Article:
Are you listening to your customers?

By Larry Robertson, CEO | Competitive Issues

Apr 05
man with fingers in his ears not listening to customers

Are you listening to your customers?

“Mail” travels at the speed of light these days. And nearly everyone in the developed world has a phone in their pocket. Given all the ways technology facilitates business communication today, listening to customers should be easier than ever. However, this is not always the case. Communication seems to be more awkward and less efficient today than it was several decades ago… especially in corporate America.

Long gone are the days when you could call just about any company, explain your quest to a member of the human race and be transferred to a real person who would at least pretend to be interested in what you had to say. 

A great example from the past 

Back in the 80’s, I worked for the highest rated aircraft service company in the world, Combs Gates, Div. of Gates Learjet. Every Memorial Day weekend, the largest fleet of corporate jets in the world, descended on our facility (FBO) in Indianapolis IN. Throngs of corporate tycoons and A-list celebrities congregated for a weekend of festivities, that culminated with the Indianapolis 500. It was always a major challenge for our ground crews to live up to the reputation bestowed on them by consistently winning “Pro Pilot Magazine’s” annual contest for the best service in the aviation industry… Each year during this hectic weekend, one of our most senior executives swapped his suit and tie for a lineman’s uniform, and joined the crew on the flight line. For the next 3 days, Thomas Winget, president of Combs Gates Indy, became Tom, the courtesy-bus driver and baggage handler. This was not a PR stunt. It was a sincere effort of a senior executive to stay connected to his customer base by working alongside his rank and file. This gave “Tom” a valuable, firsthand customer-perspective from hearing what they had to say on the ride to and from their hotels.

By today’s contrast, consider how many “legitimate” businesses hide under “digital rocks.” They go out of their way to avoid customer contact. Many corporate websites omit their phone numbers and physical address. And if you do somehow manage to find their phone number, you have to listen to computer-generated elevator music, intermingled with a monotonous recording every 30 seconds of someone telling you how much they value your call and reminding you that you can avoid the wait by hanging up and visiting their website, where you can sift through their catalog of FAQs?

Listen and win

To be fair, every business has periods of peak demand, when calls go in the queue or voicemail but let’s be honest. If a business does not post its physical address on its website and have live people answering its phone, it’s forgotten the purpose of being in business in the first place. After all, the goal of every business is (or should be) to connect with customers in a meaningful way. This means being there when THEY feel compelled to share relevant feedback. Some of that feedback can be humbling, but brands that make that connection remain relevant. The one who listens best, WINS.”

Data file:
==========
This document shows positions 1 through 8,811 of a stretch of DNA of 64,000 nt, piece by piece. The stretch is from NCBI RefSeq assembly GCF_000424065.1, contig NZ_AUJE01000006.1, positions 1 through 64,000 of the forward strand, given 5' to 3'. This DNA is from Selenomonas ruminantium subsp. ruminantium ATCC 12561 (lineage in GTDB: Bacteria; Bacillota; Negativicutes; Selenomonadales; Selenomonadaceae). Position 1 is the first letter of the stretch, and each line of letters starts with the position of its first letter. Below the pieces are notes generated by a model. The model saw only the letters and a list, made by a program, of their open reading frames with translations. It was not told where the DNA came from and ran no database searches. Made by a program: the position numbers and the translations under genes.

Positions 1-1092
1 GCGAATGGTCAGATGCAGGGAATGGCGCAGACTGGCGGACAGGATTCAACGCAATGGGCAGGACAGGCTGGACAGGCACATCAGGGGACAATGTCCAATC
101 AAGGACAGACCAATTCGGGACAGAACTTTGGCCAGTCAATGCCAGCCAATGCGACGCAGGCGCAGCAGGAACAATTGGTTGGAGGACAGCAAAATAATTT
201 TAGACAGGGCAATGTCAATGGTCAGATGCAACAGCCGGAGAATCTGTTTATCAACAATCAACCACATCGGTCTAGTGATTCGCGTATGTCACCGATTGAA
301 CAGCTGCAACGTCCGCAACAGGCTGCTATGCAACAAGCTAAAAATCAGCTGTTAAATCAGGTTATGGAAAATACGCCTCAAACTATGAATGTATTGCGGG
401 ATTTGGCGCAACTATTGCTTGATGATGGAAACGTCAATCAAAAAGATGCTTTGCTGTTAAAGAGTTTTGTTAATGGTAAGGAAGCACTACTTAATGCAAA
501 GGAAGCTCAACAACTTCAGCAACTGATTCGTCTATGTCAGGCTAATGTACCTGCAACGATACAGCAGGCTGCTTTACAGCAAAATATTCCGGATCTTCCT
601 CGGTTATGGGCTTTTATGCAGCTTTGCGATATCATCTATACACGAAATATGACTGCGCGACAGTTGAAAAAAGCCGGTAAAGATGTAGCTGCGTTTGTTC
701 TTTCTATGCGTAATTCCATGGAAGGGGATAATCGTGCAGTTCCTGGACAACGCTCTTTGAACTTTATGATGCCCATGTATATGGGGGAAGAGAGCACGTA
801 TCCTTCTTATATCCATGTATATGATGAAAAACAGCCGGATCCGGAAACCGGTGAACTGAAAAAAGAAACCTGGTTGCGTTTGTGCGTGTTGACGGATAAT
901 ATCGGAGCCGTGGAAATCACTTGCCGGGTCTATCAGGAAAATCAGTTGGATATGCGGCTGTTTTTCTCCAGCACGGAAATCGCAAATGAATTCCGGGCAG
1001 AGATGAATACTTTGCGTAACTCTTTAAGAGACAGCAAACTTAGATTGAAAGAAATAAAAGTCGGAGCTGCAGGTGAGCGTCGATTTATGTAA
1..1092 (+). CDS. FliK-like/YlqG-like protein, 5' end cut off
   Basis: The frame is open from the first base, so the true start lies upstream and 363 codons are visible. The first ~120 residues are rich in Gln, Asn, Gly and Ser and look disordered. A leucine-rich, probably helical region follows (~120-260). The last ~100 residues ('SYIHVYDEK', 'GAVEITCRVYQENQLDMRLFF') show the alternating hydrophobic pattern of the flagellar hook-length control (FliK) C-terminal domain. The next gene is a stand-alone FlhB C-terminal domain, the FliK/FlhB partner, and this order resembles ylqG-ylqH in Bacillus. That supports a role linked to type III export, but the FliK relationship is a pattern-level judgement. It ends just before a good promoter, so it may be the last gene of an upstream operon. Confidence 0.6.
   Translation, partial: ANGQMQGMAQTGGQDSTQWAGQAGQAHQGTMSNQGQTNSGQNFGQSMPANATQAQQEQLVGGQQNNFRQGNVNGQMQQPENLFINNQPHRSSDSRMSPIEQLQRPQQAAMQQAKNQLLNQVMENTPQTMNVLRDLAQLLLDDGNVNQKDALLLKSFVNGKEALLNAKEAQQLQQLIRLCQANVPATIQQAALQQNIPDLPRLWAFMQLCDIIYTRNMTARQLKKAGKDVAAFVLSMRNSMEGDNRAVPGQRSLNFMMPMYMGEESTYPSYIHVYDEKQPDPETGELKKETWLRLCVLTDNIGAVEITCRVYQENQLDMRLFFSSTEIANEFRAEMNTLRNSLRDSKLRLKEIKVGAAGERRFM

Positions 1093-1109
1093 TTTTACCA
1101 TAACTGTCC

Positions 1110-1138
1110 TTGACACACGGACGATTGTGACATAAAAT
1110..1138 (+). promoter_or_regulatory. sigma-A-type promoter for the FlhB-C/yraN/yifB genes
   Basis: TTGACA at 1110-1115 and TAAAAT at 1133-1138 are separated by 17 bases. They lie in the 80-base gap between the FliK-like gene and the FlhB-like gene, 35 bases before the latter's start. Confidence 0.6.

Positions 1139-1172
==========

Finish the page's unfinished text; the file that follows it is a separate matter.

A warning to CPGs and retailers

This tech-induced degradation of service is becoming prevalent in the CPG & retail industry. While many retail and CPG pundits make a lot of noise about their commitment to innovation, their efforts usually focus almost almost exclusively on “methods” of processing and shipping orders for the same commodity products everyone else is selling. When it comes to merchandise-focused innovation…  well that’s often a very different story. I recently met with a group of CPG executives who complained that their chain store buyers (on active accounts) rarely answered or returned their calls. One VP of national accounts said the only way she was able to get “elusive” chain buyers on the phone, was to send them a meeting request and wait for them to call (somewhat miffed) to ask the purpose of the meeting… amazing but true.

About the Author

Larry is the CEO and co-founder of AON Invent. He has enjoyed a career that has spanned sales, marketing, and product innovation for companies that include subsidiaries of AMR/American Airlines, Learjet and Sam's Club. In 1995 he teamed up with Ron Loveless, the founding CEO of Sam's Club, to launch a marketing and product development firm that grossed $500 million in its first 3 years. Over the past 20+ years, Larry has personally vetted over 1,000 product concepts and marketing strategies.